About 5Rights Foundation
5Rights develops new policy, creates innovative frameworks, develops technical standards, publishes research, challenges received narratives and ensures that children's rights and needs are recognised and prioritised in the digital world. While 5Rights works exclusively on behalf of and with children and young people under 18, our solutions and strategies are relevant to many other communities.
Our focus is on implementable change and our work is cited and used widely around the world. We work with governments, inter-governmental institutions, professional associations, academics, businesses, and children, so that digital products and services can impact positively on the lived experiences of young people.
The following 14 key issues are set out with corresponding amendments to the Bill. Text in red indicates additional or amended text to the draft Bill.
Having a single duty to meet the safety objectives is a more straightforward and enforceable structure for the Bill. A duty of care would futureproof the Bill and ensure that the regulator is not always behind the curve as new technologies and products (and associated risks) emerge. Statutory codes of practice issued by the regulator will support regulated services to fulfil the online safety objectives.
Action: Re-introduce an overarching duty of care for services to meet the online safety objectives.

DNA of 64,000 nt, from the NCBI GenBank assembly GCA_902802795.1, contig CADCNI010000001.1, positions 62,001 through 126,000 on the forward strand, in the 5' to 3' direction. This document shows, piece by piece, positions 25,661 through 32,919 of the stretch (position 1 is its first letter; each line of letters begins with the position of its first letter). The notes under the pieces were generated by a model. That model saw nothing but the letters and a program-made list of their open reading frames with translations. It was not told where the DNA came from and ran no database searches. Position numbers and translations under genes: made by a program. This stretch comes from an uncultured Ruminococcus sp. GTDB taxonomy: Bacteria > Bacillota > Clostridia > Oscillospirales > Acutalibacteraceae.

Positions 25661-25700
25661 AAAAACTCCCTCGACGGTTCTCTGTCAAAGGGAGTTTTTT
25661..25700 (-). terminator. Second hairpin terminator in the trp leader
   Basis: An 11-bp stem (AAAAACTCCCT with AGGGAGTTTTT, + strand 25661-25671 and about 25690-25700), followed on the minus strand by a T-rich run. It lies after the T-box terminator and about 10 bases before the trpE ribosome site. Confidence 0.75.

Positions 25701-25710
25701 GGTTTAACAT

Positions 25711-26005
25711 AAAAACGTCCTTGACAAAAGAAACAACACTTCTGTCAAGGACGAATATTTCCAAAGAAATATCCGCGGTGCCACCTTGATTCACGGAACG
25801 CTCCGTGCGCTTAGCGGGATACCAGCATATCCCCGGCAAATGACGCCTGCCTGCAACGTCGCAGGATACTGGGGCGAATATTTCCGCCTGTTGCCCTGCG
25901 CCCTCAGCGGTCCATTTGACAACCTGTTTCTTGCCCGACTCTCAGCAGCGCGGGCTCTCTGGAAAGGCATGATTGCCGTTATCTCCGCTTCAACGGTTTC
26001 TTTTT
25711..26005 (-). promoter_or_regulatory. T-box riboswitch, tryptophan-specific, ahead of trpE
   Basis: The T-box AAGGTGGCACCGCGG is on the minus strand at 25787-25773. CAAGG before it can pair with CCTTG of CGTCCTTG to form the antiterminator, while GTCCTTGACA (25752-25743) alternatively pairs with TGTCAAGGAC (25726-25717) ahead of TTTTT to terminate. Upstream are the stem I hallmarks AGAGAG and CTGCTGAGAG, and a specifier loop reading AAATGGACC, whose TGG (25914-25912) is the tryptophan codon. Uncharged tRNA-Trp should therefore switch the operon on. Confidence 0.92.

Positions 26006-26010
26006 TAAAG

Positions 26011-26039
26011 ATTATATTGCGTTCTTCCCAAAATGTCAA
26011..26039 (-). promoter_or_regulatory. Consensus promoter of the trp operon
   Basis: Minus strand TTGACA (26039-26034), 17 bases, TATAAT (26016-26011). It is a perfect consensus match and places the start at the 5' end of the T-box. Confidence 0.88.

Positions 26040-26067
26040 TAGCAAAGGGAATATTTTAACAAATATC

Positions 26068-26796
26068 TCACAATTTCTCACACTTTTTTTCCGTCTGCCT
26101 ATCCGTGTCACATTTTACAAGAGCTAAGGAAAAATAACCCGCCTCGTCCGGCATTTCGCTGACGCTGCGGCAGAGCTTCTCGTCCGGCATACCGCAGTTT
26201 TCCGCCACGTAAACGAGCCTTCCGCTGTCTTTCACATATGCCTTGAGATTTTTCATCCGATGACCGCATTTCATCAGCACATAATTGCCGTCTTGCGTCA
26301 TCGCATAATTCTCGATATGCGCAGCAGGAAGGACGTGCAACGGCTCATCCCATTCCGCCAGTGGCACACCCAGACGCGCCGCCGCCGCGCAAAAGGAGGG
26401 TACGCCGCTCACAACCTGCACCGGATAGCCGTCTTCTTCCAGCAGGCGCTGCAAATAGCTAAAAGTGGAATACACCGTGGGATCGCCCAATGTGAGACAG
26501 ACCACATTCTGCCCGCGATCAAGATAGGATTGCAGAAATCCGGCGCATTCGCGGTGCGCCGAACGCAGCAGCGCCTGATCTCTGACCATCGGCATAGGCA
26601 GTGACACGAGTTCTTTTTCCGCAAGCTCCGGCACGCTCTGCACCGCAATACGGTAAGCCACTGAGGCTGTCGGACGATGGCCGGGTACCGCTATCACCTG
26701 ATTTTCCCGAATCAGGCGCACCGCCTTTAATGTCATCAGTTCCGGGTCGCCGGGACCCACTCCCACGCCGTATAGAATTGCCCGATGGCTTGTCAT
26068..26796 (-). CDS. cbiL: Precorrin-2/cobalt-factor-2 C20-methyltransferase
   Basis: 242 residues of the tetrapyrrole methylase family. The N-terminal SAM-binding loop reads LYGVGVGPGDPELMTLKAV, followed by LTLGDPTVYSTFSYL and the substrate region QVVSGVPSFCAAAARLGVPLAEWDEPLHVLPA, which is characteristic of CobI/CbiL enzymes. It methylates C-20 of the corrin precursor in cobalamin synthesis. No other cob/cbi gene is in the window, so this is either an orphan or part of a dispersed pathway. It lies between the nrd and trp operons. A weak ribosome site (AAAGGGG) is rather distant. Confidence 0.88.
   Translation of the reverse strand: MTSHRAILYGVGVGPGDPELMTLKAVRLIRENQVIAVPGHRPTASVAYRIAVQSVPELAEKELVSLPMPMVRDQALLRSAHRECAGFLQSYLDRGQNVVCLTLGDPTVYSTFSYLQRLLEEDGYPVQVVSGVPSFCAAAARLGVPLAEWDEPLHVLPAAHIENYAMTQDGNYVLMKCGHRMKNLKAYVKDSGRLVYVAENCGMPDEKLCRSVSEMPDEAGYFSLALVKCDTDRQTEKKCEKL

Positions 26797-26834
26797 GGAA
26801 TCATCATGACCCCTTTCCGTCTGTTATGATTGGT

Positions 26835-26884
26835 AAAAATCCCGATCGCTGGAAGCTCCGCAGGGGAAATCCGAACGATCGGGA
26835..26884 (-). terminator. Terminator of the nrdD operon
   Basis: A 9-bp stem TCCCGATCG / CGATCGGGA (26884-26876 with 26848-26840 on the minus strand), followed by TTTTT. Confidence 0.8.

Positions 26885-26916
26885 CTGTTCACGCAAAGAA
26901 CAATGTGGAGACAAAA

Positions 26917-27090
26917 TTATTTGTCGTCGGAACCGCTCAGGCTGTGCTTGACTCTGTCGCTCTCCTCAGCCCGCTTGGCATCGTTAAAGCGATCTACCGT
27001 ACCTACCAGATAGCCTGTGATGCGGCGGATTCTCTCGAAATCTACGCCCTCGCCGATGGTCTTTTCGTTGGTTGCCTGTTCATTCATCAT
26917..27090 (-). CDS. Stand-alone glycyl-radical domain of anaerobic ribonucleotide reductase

The Bill as currently drafted only applies to user-to-user and search services, leaving a number of services that create risks for children out of scope. The definition of regulated service does not match existing regulation, such as the Age Appropriate Design Code (AADC), which applies to all Internet Society Services (ISS) likely to be accessed by children (“any service normally provided for remuneration, at a distance, by electronic means and at the individual request of a recipient of services, likely to be accessed by children.”)
This will leave children unprotected in many online environments, such as app stores, e-commerce sites and pornography sites that do not host user-generated content. The status of commercial EdTech providers is also unclear, leaving room for companies to potentially argue for immunity under the internal business services or public bodies exemptions in Schedule 1.
Children have a right to protection wherever they are online. All services, whatever their size, business model or nature, including services that may not fall under the definition of a user-to-user or search service that are “likely to be accessed” by children, must be designed with their safety in mind. Regulatory harmony across regulation that protects children online is imperative to aid compliance and enforcement.
Action: Amend the scope so all services “likely to be accessed” by children will be regulated services.
The draft Bill has been rebadged since the government published its full response to the Online Harms white paper in December, as legislation designed to address harmful content. The single focus on content, rather than content and activity, does not account for the range of risks children are exposed to online.
The definition of harm should build on definitions in existing regulation, particularly the definition of harm to children as anything which “might impair the physical, moral or mental development of persons under the age of 18”, included in the Communications Act 2003 and Ofcom’s video-sharing platform guidance.